Platelet concentrates (platelet-rich-fibrin) are obtained by centrifugation of blood, following a method first described by Choukroun and colleagues. These materials contain high concentrations of growth factors (PDGF, TGF-β, IGF and VEGF), and inflammatory molecules (IL-1β, IL-4, IL-6 and TNF-α), and they could enhance the healing process, possibly leading to better bone repair and regeneration. It has been shown that platelet concentrates accelerate the healing of dermal soft tissue and of the oral mucosa in cases of extraction.,,
Bone loss often leads to increased chances of implant failure. Possible causes of crestal bone loss could be a local inflammation/infection and mechanical stresses acting on the crestal bone around the implant crest module/collar. Various dental implants with different surface designs are being used for dental rehabilitation of patients. Many of them are two-stage, submerged implants with a 2 mm smooth coronal collar/crest module design. Bone loss with smooth collar has been observed.,,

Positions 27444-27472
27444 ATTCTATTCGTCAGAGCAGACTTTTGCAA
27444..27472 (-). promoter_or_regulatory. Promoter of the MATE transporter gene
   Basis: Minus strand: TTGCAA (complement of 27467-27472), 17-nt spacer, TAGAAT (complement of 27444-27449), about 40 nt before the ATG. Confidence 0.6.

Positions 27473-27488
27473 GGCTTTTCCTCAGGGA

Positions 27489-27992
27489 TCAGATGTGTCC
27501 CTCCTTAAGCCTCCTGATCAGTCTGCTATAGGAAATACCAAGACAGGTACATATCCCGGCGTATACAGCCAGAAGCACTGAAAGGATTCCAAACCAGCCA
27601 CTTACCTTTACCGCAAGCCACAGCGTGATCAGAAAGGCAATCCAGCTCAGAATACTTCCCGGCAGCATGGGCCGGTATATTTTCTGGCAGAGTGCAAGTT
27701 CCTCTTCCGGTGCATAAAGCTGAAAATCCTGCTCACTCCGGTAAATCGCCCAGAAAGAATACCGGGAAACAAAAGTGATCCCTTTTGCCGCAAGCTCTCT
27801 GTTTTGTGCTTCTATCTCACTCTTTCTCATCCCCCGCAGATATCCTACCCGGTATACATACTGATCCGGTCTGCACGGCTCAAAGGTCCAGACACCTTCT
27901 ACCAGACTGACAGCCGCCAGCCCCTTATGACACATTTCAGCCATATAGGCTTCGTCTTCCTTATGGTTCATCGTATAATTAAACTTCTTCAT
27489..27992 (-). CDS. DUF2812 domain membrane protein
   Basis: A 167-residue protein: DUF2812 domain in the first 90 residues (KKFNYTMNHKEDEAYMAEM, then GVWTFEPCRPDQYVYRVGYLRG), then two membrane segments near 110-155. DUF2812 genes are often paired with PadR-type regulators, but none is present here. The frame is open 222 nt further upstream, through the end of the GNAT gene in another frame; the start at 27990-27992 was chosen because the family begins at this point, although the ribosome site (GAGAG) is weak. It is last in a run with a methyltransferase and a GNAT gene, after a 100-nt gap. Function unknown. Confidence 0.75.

Albrektsson et al. proposed criteria for assessing and evaluating the success of implant survival; these criteria included marginal bone remodeling of less than 2.0 mm in the first year after implant placement and less than 0.2 mm each year thereafter. These changes are usually related to the use of implants with a conventional machined surface and a conventional neck design.
Recently, several studies have shown that implants with a rough surface and a microthreaded-neck design may improve the preservation and stabilization of crestal bone.,,,
The purpose of this in-vivo study was to evaluate and compare the crestal bone loss occurring around the implants using various forms of bone grafts.
| Methods|| |
The study was conducted on 50 individuals requiring replacement of 2 missing teeth by implant supported crowns in the posterior region of mandible within the age group of 25-60 years. Each individual received one dental implant in the posterior region of mandible filled with β-Tricalcium Phosphate Bone Graft along (β-TCP) with Platelet- Rich Plasma (PRP) (Group A implants, Nobel Biocare) and another in the posterior region of mandible filled only with β-Tricalcium Phosphate Bone Graft (Group B, Nobel Biocare). Ethical approval obtained on 27-03-2017.